Homework—How Parents Can Help Their Students at Home
· Set up a study area that is well lit and quiet. Keep an adequate number of supplies available: pens, pencils, a pencil sharpener, a calculator, paper, ruler, scissors, tape, and a stapler.
· Schedule a daily homework time period—the earlier the better to avoid last-minute dilemmas. To keep students working in this daily routine and to prevent the potential for homework evasion in favor of leisure activities, the student could spend this time reading if he or she does not have written homework assignments. State that you expect homework to be completed whether you are home or not.
· Encourage the student to work independently to help the student to develop creative problem-solving skills and personal responsibility. Assist the student in breaking down the assignments into manageable steps.
· Motivate your student with praise on an ongoing basis to encourage the student to do the best work possible and to let the student know that you noticed the student's efforts.
· Check to see that your student is writing down assignments in the student's student planner. You may also want to post important assignment deadlines and upcoming quizzes and tests on your family calendar. Check for homework assignments on the student’s teacher’s web page. (I post my students’ daily assignments on my Canvas calendar.)
· Find out which books your student is reading in the student's classes. You may want to read these selections as well to increase the student’s comprehension opportunities through further discussion at home. This could also build another connection between you and your student.
· Before a student studies for a test, find out exactly what the test will cover and organize the study materials. Schedule at-home study time appointments as far in advance as possible so that the student can prepare for the test in small increments rather than cramming for the test at the last minute.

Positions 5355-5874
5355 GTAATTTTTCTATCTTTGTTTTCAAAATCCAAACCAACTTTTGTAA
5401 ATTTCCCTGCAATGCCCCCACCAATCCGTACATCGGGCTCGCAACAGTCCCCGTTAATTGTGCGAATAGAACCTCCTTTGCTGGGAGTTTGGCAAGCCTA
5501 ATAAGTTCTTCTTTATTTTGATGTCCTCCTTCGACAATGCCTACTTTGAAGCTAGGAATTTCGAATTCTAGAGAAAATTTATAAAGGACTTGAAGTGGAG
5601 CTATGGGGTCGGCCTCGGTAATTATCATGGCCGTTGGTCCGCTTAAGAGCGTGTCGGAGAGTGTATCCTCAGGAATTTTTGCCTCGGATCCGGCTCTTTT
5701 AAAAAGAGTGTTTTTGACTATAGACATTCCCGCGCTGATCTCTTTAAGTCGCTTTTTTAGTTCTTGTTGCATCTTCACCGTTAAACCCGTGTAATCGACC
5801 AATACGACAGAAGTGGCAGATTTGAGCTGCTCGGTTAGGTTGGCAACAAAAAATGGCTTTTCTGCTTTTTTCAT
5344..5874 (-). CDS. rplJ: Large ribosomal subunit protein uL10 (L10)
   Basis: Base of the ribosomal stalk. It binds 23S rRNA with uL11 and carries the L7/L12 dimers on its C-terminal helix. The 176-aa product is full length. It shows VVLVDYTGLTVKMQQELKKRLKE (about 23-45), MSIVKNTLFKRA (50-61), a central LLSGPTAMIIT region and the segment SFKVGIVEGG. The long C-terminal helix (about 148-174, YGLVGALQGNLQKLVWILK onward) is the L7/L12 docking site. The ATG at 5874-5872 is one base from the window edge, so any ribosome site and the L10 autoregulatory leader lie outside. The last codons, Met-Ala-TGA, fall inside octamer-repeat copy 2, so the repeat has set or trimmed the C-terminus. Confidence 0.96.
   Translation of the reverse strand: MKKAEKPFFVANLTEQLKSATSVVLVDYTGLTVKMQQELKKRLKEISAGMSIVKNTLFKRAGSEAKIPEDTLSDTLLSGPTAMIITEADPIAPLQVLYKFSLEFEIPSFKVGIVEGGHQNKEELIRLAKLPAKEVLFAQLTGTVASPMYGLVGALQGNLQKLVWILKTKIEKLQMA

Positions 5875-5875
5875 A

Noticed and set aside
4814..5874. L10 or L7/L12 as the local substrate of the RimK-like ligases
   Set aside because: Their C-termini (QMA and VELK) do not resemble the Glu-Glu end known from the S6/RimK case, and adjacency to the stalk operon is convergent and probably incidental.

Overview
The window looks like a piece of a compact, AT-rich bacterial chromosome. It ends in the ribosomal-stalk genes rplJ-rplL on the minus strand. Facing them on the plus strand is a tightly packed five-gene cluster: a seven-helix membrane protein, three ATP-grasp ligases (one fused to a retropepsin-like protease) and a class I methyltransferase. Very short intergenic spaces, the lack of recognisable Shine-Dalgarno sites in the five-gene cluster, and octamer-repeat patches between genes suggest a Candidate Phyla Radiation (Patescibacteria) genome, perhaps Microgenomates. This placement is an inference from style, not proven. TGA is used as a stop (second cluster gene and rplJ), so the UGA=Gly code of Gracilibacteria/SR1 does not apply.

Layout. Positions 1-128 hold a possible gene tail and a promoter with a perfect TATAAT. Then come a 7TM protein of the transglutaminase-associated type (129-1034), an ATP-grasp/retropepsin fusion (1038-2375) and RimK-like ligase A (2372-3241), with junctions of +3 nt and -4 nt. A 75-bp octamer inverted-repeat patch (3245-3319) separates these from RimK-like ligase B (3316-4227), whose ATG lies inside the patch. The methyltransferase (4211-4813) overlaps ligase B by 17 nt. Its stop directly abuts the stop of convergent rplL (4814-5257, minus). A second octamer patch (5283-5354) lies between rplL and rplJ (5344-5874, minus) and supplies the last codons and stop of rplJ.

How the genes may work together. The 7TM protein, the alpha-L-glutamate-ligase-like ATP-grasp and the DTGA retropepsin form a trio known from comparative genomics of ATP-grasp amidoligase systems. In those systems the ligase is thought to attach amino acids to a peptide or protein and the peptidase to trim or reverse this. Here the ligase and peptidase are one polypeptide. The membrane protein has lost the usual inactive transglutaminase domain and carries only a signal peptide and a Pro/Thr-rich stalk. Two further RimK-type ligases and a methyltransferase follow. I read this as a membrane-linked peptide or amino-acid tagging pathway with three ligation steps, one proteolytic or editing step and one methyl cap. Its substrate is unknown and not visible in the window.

· In the days leading up to a test, students should write important information on index cards for review prior to the test. They should also review any textbook study questions, study guides, or quizzes. Parents can also assist in this review process.
· Provide your student with incentives for good work. For instance, each thoroughly completed assignment could earn the child one reward point and provide the child with an extra privilege after each set of five reward points. Some examples may include a special activity, a visit from a friend, or additional TV, telephone, I-pod, video game, or computer time.
· On the other hand, if the student is not completing the designated assignments, there should be consequences for these choices, which may include the loss of a previously established privilege.
· Contact the student’s teacher at the first sign of a concern or problem.
· Ask your student about the student's assignments and continue to encourage the student in the student's efforts!!